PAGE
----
Death is important to us. When a furry dies, we—as a group—react strongly.

Following the death of a furry, there is often an outpouring of grief. Much of that grief is from furries who have never met the deceased.

Here’s the first comment on Flayrah’s news post about the death of Lemonade Coyote (link), a well-regarded but not especially well-known American furry:

I don’t know the guy, but I’m sorry this happened and I’m sorry for his family.

This comment is typical of the sentiment expressed by many furries in this sort of situation. It’s heartfelt, it’s sweet, and it’s clear that the commenter has been personally affected by the death of a stranger. The only thing that our commenter and Lemonade Coyote have in common is that they are both furries.

It’s unlikely that our commenter would be similarly affected by the death of a non-furry. This is not to say he would be cold-hearted, just that he is less likely to be personally affected by the death of, say, a fellow college student (that he had also never met). As has been discussed in [a][s] in the past by Makyo (Death in the Fandom), there is something about the interconnectedness of our furry community that makes death affect so many of us so greatly.

I think that there are a couple of reasons why death is so important to us as a group.

For starters, furries are young: about 90% of us are younger than 30 (ref). And like any group of young people, furries are more inclined to spend time with peers rather than the wider community.

We live in a world where our social choices, at least outside of high school, are dominated by urbanization and the internet. We are able to socially discriminate more than at any other time in human history: we can choose to hang around with people of similar interests, similar culture, similar socio-economic background, and similar age. Most of us are not required to participate in a community dictated by proximity, such as in a 1600s village, or a tribe.

This shift in the way that humans form social groups began with the Industrial Revolution, just 200 years ago (the blink of an eyelid in evolutionary terms). It is the cause of significant challenges for many people in today’s world. We share our living space with an overwhelming number of people. Because we can only manage a limited number of social connections, we must be choosy. This process of exclusion makes it easy for someone to feel lonely despite being surrounded by people, or to be rejected from a social clique.

I’ve written previously about how society can be alienating (Furry as an Alternative to Religion). I believe that furry provides a rare social environment that is based on inclusion. It’s one of the great things about furry: everyone is welcome by default. Our culture is more in tune with the idea of community as a whole, compared to the wider world.

Our close community means that we may be personally saddened by the death of another furry, even a stranger. We have lost one of our own, and we know that the death will be felt keenly by other furries.

It doesn’t help that furry deaths tend to be sudden. This is due to our demographics: largely young, and largely male.

The leading causes of death among young men in the United States (ref) are (1) Misadventure (or ‘unintentional injuries’, perhaps from a car accident) and (2) Suicide. This is how furries die too.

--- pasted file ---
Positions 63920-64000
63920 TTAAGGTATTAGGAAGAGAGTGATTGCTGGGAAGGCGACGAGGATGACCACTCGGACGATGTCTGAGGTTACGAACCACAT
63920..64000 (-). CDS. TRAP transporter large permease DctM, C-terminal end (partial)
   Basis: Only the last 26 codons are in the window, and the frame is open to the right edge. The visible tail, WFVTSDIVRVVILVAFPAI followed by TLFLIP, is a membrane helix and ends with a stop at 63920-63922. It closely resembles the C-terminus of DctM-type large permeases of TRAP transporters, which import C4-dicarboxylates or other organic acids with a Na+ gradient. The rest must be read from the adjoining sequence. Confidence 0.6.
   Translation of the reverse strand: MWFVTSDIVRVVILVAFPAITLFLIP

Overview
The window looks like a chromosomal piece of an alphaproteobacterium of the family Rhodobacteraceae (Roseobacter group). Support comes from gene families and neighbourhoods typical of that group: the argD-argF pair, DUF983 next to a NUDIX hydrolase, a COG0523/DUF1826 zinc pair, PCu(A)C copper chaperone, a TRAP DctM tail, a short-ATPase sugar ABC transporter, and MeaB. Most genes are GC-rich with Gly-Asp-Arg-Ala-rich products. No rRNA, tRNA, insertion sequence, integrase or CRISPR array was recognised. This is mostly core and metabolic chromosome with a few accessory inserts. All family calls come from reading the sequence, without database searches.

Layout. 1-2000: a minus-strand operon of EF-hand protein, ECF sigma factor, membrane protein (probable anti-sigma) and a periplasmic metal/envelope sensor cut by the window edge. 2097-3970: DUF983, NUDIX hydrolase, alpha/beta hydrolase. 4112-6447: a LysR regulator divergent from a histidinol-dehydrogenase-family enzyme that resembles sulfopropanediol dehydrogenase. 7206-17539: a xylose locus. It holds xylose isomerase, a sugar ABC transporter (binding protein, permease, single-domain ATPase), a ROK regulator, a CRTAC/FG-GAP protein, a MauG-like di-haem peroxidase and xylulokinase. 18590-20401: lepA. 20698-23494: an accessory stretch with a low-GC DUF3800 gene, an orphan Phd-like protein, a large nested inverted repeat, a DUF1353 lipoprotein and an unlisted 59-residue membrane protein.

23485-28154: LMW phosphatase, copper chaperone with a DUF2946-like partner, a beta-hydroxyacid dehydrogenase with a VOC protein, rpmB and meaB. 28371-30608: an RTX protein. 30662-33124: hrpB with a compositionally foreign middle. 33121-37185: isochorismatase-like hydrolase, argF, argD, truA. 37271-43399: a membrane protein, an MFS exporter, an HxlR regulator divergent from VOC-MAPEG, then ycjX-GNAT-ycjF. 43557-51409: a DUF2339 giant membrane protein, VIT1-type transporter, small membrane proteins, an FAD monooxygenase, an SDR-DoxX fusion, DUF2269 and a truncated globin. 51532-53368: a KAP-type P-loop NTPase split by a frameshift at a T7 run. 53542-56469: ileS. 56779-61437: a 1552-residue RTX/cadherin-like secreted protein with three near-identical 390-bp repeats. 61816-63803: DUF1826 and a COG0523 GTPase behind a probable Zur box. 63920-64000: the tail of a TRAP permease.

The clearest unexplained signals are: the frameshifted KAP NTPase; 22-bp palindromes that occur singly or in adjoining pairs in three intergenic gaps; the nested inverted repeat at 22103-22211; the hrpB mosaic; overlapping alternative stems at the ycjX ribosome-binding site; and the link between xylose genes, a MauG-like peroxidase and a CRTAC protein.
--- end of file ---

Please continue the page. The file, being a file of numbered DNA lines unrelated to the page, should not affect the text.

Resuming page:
Death through misadventure and death through suicide are relatable for most of us. We may have done something stupid, or otherwise been in a situation that placed ourselves at risk. And all of us—yes, all of us—have had suicidal thoughts. We can personally relate to these causes of death, and it’s natural for us to fantasize about them.

When we fantasize, when we fixate on death, we are experiencing a mortality crisis. We fantasize about how the moments before death must have felt, we fantasize about last thoughts, we imagine how we might have acted in the same situation. We find death (when it’s relatable but not so close that we’re overcome by grief) to be engaging.

We sometimes feel bad for being engaged by death. We read through last comments on FA, or Twitter, or Livejournal, and try to picture the subsequent events. And then, sometimes, we feel remorseful, as if our reaction were disrespectful. But our reaction—the mortality crisis—is normal, and normally positive.

In the non-furry world, the death of a celebrity can cause a similar outpouring of grief. Despite the celebrity being a stranger, many people feel compelled to express their personal reaction; perhaps in a comparable fashion to our commenter on Lemonade Coyote’s death, or perhaps in a more overt way. Such expressions of grief are sometimes pathologized: people assume that the griever imagines a personal connection with the celebrity. Such behaviour is sometimes compared to stalking.

FindAGrave ( is a website where people can leave comments, virtual flowers, and nauseating animated gifs by way of remembrance. As an example, the amazing screencap below is taken from James Gandolfini’s page:


In this case, it’s easy to assume that these commenters are delusional (along with many, many, many others on FindAGrave). But I don’t think that all those who feel a strong connection to Gandolfini are confused over whether there was a real relationship. It is simply that Gandolfini was well known, so it’s easy to fantasize about his death.

Gandolfini’s death provoked a minor mortality crisis in some people, just like the death of Lemonade Coyote did for some others. Public memorials like FindAGrave (or the comments sections on Flayrah) provide an avenue to express that feeling. Such comments are mostly about the writer, not the deceased.

It’s rare for us to think about the inevitability of our own death. Our innate ability to avoid thinking about death is probably an evolutionary trait. Life would simply be too stressful if we were to consider our own death when engaging in risky activities, like crossing the road. So on the rare occasions where death comes to mind, it can provoke a strong and unexpected reaction—a mortality crisis.

A friend of mine recently witnessed a pigeon’s death. He heard it crash into a second-story window, and watched as it twitched and died on the pavement below. It took around 15 minutes to die as my friend stood transfixed, unable to pull himself away from the grisly spectacle.